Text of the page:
nat, but it is nothing more than a black stone of an irregular
pyramidal form, having two rich diamonds in the top by way of
eyes, and a nose and mouth painted red. For this god, he says,
five hundred priests are employed in spoiling food.
Every pagoda, says La Crose, has a certain number of prosti-
tutes annexed to it, dedicated to its use by pompous and solemn
ceremonies. They choose the handsomest, and educate them in
such a manner, that when they come to a proper age they may
bring the greatest gain to the temple by the price of their prosti-
tution. They can never marry, or leave the idol; and their
children, if they have any, are also dedicated to it.
Some, says Mr. William Chambers, devote their own children to
this profession. This is customary in the Decan, but not with the
Hindoos of Bengal or Hindoostan proper. He says this custom
was probably derived from the religion of Buddha. But almost
all the ancient heathen religions had the same custom. It is
described at large by Herodotus, as it was practised at Babylon in
his time; and it is frequently alluded to in the Old Testament.
Lucian in his Treatise on the Syrian goddess, says that those wo-
men who refuse to cut off their hair on her festival, must prostitute
themselves during one day; and that what they receive on that
account is given to the goddess for a sacrifice. In Malabar it is
reckoned meritorious to bring up girls, who are commonly bastards,
for the service of the temples, and they are taught music and
dancing. When they are of a proper age, they go through the
ceremony of a marriage to the god.
The Shastrus declare that the daughters of Brahmins, till they
are eight years old, are objects of worship as forms of the goddess
Bhagavatee. Many persons performed the worship of these girls
daily. They took the daughter of some neighbouring brahmin,
and her on a seat, with flowers, paint, water, garlands, etc.,
performed her worship, and then presented to her, if they were

rich, offerings of cloth, ornaments, etc. At the close, the wor-
shipper offered incense, and prostrated himself before this girl. At
the worship of some of the female deities also, the daughters of
Brahmins have divine honours paid to them. Many of the Tantra
Shastrus, and particularly the Roodru’yamulu, the Yoni-tantra,
and the Neelu-tantra, contain directions for a most extraordinary
and disgusting puja, which is understood in a private manner
amongst the Hindoos by the name of Chukry.
These Shastrus direct that the person or persons who wish to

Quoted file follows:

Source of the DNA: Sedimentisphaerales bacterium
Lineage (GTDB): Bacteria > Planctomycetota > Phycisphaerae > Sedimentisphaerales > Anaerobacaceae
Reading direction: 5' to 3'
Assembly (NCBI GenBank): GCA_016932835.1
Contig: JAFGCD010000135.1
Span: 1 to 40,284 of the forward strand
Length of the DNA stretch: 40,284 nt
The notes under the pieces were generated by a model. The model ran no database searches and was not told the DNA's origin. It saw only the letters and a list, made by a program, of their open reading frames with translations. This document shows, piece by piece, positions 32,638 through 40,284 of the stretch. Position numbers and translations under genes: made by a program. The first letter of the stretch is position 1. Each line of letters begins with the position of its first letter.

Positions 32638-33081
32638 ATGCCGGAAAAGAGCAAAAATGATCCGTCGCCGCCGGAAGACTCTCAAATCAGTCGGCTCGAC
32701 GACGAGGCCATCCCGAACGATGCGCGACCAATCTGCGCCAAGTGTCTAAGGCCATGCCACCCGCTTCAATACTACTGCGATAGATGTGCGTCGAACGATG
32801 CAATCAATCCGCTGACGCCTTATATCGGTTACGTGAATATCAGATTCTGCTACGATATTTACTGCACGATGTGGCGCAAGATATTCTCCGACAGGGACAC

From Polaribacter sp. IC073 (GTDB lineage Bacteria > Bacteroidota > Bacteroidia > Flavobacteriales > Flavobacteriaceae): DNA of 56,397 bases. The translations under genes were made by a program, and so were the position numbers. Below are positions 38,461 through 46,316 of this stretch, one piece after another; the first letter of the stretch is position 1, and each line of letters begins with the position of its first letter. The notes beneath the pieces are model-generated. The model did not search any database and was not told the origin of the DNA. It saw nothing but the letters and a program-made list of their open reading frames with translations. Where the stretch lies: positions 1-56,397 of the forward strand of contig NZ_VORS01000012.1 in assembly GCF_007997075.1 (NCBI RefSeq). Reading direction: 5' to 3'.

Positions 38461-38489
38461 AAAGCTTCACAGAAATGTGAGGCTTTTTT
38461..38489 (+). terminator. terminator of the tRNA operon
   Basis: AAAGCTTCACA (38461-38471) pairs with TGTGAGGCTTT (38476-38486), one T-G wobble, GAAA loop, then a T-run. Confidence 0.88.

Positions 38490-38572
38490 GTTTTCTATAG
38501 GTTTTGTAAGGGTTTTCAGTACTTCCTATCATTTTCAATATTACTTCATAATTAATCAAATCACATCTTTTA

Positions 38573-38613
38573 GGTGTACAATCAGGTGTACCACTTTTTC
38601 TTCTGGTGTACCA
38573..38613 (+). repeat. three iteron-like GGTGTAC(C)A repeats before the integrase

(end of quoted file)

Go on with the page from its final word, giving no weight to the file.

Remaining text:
perform this puja must first, in the night, take a woman as the
object of worship. If the person who performs this worship be a
dukshinacharu, he must take his own wife, and if a vamacharu, he
must take the daughter of a dancer, a kupalee, a washerman, a
barber, a chundalu, or of a mussulman, or a prostitute, and place
her on a seat or mat; and then bring boiled fish, flesh, fried peas,
rice, spirituous liquors, sweetmeats, flowers, and all the other
offerings and things necessary for the puja. These offerings, as
well as the female, must next be purified by the repeating of in-
cantations. To this, succeeds the worship of the person’s guardian
deity; and after this the worship of the female, with all the cere-
monies included in the term puja. The female must be naked
during the worship . . . . . . . . . . . . . . . . . . Here indecencies not fit to be
recorded in the present age and country, are contained in the di-
rections of the shastru for this worship, relating to every part of
the body in turn. Ward said that the learned Brahmin who
opened to him these abominations, made several efforts—paused
and began again, and then paused again, before he could pronounce
the shocking indecencies prescribed by his own shastrus.
As the object of the worship was a living person, at the close of
the puja she partook of the offerings in the presence of the wor-
shipper or worshippers. Hence she drank of the spirituous liquors,
ate of the flesh, though it was that of the cow, and also of the
other offerings. The orts were to be eaten by the person or per-
sons present, while sitting together, however different their castes
may be, nor might any one despise any of the offerings, or refuse
to eat of them; the spirituous liquors were to be drunk by
measure. The company while eating had to put food also in each
other’s mouths.
Ward wrote:—“ The person who performs the ceremonies, in
the presence of all, behaves towards this female in a manner which
decency forbids to be mentioned. The persons present must then
perform puja in a manner unutterably abominable, and here this

most diabolical business closes. At present persons performing
these abominations are becoming more and more numerous. They
are called vamacharees. In proportion as these things are becom-
ing common, so much the more are the ways of performing them
more and more beastly. They are done in secret: but that these
practices are becoming very frequent among the Brahmins and
others is a fact known to all. The persons who perform these ac-
tions agreeably to the rules of the Shastrus are very few. The
generality do those parts that belong to gluttony, drunkenness
and whoredom only, without being acquainted with all the minute
rules and incantations of the shastrus.”

Pratapuchandra Ghosha, in reading a paper before the Asiatic
Society of Bengal, in September, 1870, said:—“ In the earliest
portraits of the Aryan race, as delineated in the Vedas, we find
their ideas and their thoughts centred in their homes, their cattle,
their fields, and in the discomfiture of their enemies. Their wants
were few, and their prayers, therefore, were less varied; and their